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M-F: 10-9  |  SAT 10-6  |  SUN 12-5

PART II: Teddy "Bear" Bross, Ultramarathoner




Ultramarathoner & medical student

Experimenting in sport with scientific analysis on performance

Sponsors: Runners Plus, Honey Stinger, HIVE



  • Do you have a training routine that works for you?

    • In the past, there has been a pretty general routine of run hard two days during the week with easy runs following each of those then building up to back-to-back or even back-to-back-to-back long runs. I always incorporate easy days into my schedule and believe that moving the body and clearing out the breakdown products from the days-previous workout is an important part of recovery.

    • This year I have trained under Coach Matt Urbanski with his company Team RunRun. I decided to make the investment when I was drawn to run in Western States because I have never really had any formal training as an endurance athlete. Matt’s experience has been pivotal in the success I have achieved this year with PRs in the marathon and 50k as well as a great sub-24 hour finish at Western States.

  • What hasn’t been successful for you in the past?

    • Running too hard on long runs. If there is one important lesson I have learned over the years, it is that you don’t incorporate too many stressors in one workout. Each workout should have a goal-oriented purpose. Long runs are meant to put time on your feet, build up your mental tolerance to a prolonged effort, and put gentle stress on your ligaments and tendons to stimulate growth. Trying to consistently run race pace for long workouts is one way I have ended up injured.

  • What do you think about when you run?

    • I don’t remember where I heard it, but someone once commented you think about nothing and you think about everything. My mind just wanders from topic to topic. Sometimes this is really productive and I solve emotional dilemmas for myself, but usually there are just random thoughts that come and go.

    • A very small portion of time is spent performing mental simulations and goal-oriented imagery. I routinely put myself at mile 80 and imagine the hardships that will occur during those moments, pretending to solve problems and pushing through physical exhaustion. 

  • Who is your crew for 100 milers?

    • My dad is always there for me as my crew chief. He knows what I will need and knows what the goals are for each aid station. I’ll have 1-3 pacers throughout the event who turn into motivation: “When will I get to see my crew next?”

  • Do you cross train?

    • In the last year I haven’t done much for cross training. In the past I have biked and done some swimming; however, I have found that if you want to get better at running, you need to run.

    • I do include some light weight lifting into my training which includes hip and ankle exercises with or without weights as well as some upper body weight training when I can fit it in. This is usually all circuit work and rarely do I spend more than an hour in my home gym.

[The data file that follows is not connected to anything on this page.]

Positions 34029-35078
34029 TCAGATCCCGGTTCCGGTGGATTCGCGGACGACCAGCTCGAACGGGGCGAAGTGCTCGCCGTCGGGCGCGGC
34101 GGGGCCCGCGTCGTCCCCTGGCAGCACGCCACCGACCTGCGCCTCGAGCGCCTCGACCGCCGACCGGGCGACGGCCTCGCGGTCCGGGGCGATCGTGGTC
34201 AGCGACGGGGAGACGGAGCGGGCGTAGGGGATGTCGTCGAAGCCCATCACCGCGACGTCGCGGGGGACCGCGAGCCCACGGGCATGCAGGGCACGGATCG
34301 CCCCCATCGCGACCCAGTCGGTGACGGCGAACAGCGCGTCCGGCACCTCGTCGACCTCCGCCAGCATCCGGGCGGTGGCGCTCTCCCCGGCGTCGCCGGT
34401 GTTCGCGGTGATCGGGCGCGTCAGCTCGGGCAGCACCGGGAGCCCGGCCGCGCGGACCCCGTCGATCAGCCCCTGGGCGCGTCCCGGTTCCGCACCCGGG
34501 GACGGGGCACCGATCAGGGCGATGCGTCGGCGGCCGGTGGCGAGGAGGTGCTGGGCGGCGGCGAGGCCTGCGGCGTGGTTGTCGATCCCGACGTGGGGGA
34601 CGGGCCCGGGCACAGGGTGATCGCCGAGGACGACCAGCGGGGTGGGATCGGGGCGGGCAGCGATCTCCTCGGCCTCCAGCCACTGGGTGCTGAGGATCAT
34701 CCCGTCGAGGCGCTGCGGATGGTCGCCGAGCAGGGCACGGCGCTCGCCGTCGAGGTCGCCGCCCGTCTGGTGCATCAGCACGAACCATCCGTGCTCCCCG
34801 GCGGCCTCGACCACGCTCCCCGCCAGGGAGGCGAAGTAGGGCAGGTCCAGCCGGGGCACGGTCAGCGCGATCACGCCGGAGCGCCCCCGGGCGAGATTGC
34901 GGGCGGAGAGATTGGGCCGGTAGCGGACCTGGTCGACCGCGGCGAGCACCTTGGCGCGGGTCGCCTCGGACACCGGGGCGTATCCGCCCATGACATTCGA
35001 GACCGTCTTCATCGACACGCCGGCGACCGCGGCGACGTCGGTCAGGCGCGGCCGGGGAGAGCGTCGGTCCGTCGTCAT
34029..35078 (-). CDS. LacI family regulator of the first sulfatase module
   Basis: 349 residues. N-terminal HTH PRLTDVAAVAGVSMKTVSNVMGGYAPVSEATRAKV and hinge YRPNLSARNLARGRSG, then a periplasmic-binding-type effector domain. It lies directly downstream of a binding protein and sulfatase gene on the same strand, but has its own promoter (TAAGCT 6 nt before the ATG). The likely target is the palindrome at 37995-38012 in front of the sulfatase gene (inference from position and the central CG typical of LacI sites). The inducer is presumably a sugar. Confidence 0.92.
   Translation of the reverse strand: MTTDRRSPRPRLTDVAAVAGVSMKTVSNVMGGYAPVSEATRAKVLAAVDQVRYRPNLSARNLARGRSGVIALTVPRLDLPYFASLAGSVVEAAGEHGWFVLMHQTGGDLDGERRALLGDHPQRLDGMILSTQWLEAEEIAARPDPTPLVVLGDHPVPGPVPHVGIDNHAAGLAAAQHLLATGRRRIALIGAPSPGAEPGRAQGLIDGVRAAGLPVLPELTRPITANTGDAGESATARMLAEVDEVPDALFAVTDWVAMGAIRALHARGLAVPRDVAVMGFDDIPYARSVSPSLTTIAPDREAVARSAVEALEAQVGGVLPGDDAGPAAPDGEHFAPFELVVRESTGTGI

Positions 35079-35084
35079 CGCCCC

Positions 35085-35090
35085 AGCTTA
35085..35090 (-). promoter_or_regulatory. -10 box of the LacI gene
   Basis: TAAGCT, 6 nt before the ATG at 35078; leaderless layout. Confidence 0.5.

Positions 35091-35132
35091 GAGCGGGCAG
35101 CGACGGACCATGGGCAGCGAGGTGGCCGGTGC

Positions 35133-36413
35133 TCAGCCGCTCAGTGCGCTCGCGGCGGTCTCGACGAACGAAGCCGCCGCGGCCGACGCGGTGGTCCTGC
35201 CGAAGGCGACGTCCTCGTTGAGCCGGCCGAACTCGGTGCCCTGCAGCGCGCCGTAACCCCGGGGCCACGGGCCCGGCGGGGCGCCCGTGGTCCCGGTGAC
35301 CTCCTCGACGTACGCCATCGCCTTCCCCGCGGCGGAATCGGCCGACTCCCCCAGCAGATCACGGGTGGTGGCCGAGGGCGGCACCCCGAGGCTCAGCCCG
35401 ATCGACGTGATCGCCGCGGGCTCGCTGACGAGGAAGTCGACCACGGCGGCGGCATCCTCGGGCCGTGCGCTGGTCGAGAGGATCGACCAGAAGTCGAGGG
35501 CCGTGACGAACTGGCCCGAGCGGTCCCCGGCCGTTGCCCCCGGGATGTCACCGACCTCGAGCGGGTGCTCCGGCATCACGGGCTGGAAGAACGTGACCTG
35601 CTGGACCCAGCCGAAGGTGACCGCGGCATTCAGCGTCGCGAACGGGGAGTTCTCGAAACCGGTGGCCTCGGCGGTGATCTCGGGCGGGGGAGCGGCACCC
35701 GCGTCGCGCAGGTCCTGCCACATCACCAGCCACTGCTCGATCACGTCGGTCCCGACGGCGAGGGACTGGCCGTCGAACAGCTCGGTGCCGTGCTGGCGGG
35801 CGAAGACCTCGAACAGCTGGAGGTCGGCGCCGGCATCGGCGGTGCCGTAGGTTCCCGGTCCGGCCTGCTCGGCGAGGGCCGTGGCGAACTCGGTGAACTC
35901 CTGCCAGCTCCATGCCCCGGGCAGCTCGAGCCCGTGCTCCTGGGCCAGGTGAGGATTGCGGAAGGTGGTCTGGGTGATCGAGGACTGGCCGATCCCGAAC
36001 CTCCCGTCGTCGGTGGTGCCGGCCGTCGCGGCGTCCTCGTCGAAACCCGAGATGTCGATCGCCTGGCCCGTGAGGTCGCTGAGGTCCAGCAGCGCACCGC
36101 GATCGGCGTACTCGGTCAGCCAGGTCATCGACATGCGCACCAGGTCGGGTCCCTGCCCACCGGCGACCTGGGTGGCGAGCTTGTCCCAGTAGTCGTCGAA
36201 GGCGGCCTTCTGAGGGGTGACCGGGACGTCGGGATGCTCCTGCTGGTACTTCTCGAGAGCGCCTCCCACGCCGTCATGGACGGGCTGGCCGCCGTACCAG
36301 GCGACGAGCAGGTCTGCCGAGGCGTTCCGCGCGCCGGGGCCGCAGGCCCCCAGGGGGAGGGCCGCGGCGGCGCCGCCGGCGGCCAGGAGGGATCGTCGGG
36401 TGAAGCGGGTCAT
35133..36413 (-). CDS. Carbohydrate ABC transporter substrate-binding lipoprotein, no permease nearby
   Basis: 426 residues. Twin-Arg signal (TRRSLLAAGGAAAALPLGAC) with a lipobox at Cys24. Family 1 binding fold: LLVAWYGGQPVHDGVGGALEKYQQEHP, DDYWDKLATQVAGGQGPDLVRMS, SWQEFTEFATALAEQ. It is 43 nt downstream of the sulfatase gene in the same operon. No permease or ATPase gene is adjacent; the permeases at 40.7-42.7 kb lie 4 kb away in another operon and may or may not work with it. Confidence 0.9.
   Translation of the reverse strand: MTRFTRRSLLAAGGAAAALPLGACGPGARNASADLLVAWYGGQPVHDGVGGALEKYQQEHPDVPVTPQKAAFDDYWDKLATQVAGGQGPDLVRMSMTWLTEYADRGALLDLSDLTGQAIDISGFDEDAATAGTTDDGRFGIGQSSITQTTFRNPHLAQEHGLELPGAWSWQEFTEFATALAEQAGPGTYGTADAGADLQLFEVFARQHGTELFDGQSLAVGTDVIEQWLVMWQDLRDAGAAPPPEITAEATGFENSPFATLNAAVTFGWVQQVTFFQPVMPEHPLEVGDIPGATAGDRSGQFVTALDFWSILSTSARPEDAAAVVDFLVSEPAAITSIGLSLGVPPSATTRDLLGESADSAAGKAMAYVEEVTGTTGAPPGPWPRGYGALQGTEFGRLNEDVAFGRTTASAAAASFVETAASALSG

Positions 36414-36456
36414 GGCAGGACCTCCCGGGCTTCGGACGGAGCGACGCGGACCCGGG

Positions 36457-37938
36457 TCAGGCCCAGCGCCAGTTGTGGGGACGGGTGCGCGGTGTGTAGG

• I include meditation in my training with short morning meditation sessions for 15 minutes as part of my daily routine. I have found this helps with both my demeanor as a physician and my composure as an athlete.

    • Recently, I have included sauna sessions into my training in order to prepare for the heat of summer races. I have done some great reviews on heat training, and the bulk of what I have found is all positive. 

  • Do you set a plan? If so, explain the process.

    • In years past I have made my own schedules with some success; however, in the last year, I wanted to try to compete at a higher level which made the investment in a coach worth it. I love the athlete-coach relationship and have learned a ton from Matt in the few months that I have worked with him. With how hectic my school schedule has been this year, having my plan laid out for me has been invaluable and kept me consistently moving forward.

    • I would like to note here that my friendship with a local ultrarunner has perhaps been the most influential aspect of my running career. Jay Smithberger has run the Grand Slam of Ultrarunning (note: Western States 100, Leadville 100, Wasatch 100, Vermont 100) and the Badwater 135 twice, and I have the pleasure of spending many long hours with Jay running the trails in Yellow Springs. He is one of the most humble athletes I have come across and has selflessly mentored me – perhaps unknowingly – for the last few years. I look up to and respect Jay immensely and cannot thank him enough for all he has done for me in this sport.

  • How many shoes do you go through a year?

    • I typically run through about 6 pairs of shoes per year, usually putting more miles on them than I probably should. The road shoes tend to wear down faster than the trail shoes, but I put more miles on the trails so things tend to balance out.




  • Catch up on Part I - Introduction

  • Part III - Fueling and Hydration

  • Part IV - Injury Prevention and Recovery

Feel free to DM Teddy on Instagram with questions!





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